8. César A. Guzzetti, La opinión, March 10, 1976, quoted in Diana Taylor, Disappearing Acts: Spectacles of Gender and Nationalism in Argentina’s “Dirty War” (Durham, NC: Duke University Press, 1997), 277, 11n. 9. Taylor, 99. 10. Taylor, 99. 11. Ministry of Culture and Education, Circular 137, quoted in Taylor, 105 (translation by Taylor). In addition to student guidelines, there was a media campaign called “Calls for Individual Responsibility,” which ran ads in magazines and other print media in order to communicate ideal principles to the general public.

17. Garrido, 391. All Garrido translations by the author. I thank my colleague Daniela P. Montelongo for her assistance with my translation of Garrido’s text. 18. Maurice Mashaal, Bourbaki: A Secret Society of Mathematicians, trans. Anna Pierrehumbert (Providence, RI: American Mathematical Society, 2006), 139.

12. Nick Caistor, “Cleansing the Teaching Area,” Index on Censorship 7 (May/June 1978): 20, quoted in Haig A. Bosmajian, Burning Books (London: McFarland & Co. Inc, 2006), 171 (translation by Caistor).

19. Mashaal, 141 20. Garrido, 403–4.

13. Caistor, 20. While strategies like book burning seem trivial in comparison to the brutal abduction, torture, and forced “disappearance” of nearly 30,000 people by the regime, it does speak to the profound authoritarian principles that were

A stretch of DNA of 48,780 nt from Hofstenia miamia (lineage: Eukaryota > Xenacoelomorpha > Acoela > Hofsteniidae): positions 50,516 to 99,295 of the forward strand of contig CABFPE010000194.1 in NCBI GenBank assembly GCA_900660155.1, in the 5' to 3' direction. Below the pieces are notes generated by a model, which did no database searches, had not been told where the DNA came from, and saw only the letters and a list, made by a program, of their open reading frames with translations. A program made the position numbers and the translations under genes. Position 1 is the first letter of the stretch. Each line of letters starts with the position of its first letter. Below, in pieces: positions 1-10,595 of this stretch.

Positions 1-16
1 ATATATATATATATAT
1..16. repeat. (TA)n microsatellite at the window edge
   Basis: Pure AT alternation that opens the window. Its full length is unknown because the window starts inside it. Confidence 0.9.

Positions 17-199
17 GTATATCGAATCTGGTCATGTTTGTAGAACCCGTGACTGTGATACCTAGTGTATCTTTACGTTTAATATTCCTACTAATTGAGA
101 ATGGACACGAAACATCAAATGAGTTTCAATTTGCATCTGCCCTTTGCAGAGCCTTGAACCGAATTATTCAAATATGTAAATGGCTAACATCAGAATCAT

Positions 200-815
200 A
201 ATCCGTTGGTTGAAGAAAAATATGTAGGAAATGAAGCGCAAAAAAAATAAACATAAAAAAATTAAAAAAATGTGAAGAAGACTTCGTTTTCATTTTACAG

21. Schoijet, 61. 22. Mashaal, 102. 23. La Nación, December 5, 1978, 6, quoted in Schoijet, 60–61 (translation by Schoijet).


Jessica M. Law. Subversive Models of Thought

24. Schoijet, 61. 25. Garrido, 399. 26. The movement began on May 29, 1969, with a national worker’s strike. University students immediately joined, helping to eradicate the barricades. See Horacio Tarcus, “The Argentine May,” Verso, trans. Nicolas Allen, accessed December 10, 2019, https://www.versobooks. com/blogs/3935-the-argentine-may. Originally published in Spanish as “El Mayo argentino,” Revista OSAL 9, no. 24 (October 2008): 161–80. Notably, according to Tarcus, the “French May” was not a rallying cry in Argentina. Rather, independent publishers in Argentina “imported” the event through intellectual texts and images, like reproductions of the posters by Beaux Arts students. 27. David Rock, “Racking Argentina,” New Left Review 17 (September– October 2002): 62–64. For a thorough history of Córdoba’s industry and labor unions, see James P. Brennan, The Labor Wars in Córdoba, 1955–1976: Ideology, Work, and Labor Politics in an Argentine Industrial City (Cambridge, MA: Harvard University Press, 1994). 28. Garrido, 399. 29. Pica’s A ∩ B ∩ C (2013) was included in the exhibition Under the Same Sun: Art from Latin America Today (Bajo un mismo sol: arte de América Latina hoy), held at the Solomon R. Guggenheim Museum in 2014. 30. Amalia Pica, “A ∩ B ∩ C,” interview for Under the Same Sun: Art from Latin America Today, Guggenheim Museum (2014), accessed December 10, 2019, exhibition/under-the-same-sun-artfrom-latin-america-today. 31. Pica, “A ∩ B ∩ C,” interview for Under the Same Sun. 32. Venn, 2.